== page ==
The Blair Caldwell African American Branch Library was built in 2003. This unique branch, named for the first African American Councilman in District 8 (Elvin Caldwell) and the first African American President of the Denver Public School Board (Omar Blair), is the only research library of its kind west of the Mississippi. The library replaced the much smaller former Five Points Branch Library. It is an exciting new space and the largest Denver Public Library Branch in the system at 40,000 square feet.
Each of the Library’s three spacious levels has a unique purpose. Level 1 has an entry gallery with exhibitions, conference and meeting rooms, study rooms, an area for children, teens and adults and a collection of more than 45,000 books, magazines and audiovisual materials. Level 2 hosts the Collection Archives and Research Library, as well as a gallery. Housed in the Archival Collection are more than 150 collections which showcase stories of African American musicians, gold miners, cowboys, homesteaders, politicians, physicians, educators, artists, business owners, religious leaders, scholars and everyday hard-working pioneers. Additionally, Young and old students, scholars or the merely curious can have access to the original personal and professional papers, artifacts, photos, and scrapbooks of great African Americans who shaped the West. Visitors to the the library also do not want to miss the Level 3 Western Legacies Museum and Exhibit Space highlighting African Americans who settled in the West. These exhibits tell stories of ranging from early pioneers to present-day heroes, where the public may follow the footsteps of African Americans who settled the West.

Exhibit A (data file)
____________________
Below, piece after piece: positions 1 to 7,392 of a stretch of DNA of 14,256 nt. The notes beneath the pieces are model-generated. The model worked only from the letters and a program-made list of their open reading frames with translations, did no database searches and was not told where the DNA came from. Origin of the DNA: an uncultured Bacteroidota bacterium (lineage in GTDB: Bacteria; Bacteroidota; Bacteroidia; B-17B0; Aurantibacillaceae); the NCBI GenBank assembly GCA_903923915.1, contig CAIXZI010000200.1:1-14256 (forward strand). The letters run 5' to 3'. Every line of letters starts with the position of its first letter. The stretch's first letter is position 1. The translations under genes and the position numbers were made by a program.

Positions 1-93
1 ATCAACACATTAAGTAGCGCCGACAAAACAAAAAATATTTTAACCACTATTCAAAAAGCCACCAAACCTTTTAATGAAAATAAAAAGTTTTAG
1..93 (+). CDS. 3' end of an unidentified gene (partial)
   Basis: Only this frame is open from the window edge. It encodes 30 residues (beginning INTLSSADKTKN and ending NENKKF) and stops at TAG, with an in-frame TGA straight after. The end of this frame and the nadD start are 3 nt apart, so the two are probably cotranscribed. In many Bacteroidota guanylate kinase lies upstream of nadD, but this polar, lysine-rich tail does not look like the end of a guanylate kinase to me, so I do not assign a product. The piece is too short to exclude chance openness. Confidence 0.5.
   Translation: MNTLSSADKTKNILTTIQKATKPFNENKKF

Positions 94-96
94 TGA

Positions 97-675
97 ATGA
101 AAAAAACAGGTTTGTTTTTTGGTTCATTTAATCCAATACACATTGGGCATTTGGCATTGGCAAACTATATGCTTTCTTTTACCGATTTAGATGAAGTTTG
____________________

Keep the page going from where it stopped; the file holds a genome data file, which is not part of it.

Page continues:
Here is an image of the Blair-Caldwell African American Library, courtesy of Doors Open Denver.
The Blair-Caldwell African American Research Library is the gateway to Five Points and the Welton Street Historic District. The building merges with Sonny Lawson Park via a plaza connecting the two. The Blair-Caldwell AARL is conveniently located immediately across Welton Street from the light rail, and parking is available next to the building. The long three-story brick and glass building with enclosed porch is known for the views of downtown from atop the grand stairway, large bronze and mosaic reliefs on the front facade, and portraits of namesakes Blair and Caldwell. Modeled after Brunelleschi’s Pazzi Chapel in Florence, Italy, The Blair-Caldwell AARL displays traditional masonry forms and modern detailing combine to create a handsome, dignified structure.
Several artists were selected to create unique works of art for the Blair-Caldwell AARL. Two 15-foot bronze and mosaic reliefs representing the noble strength, bearing and pioneer spirit of African American men and women in the West are located in the large niches on either side of the front facade of the Library. These striking sculptures were designed by internationally renowned artist Thomas Jay Warren. Renowned artist Yvonne Muinde was selected to create the mural just inside the library in the entrance foyer.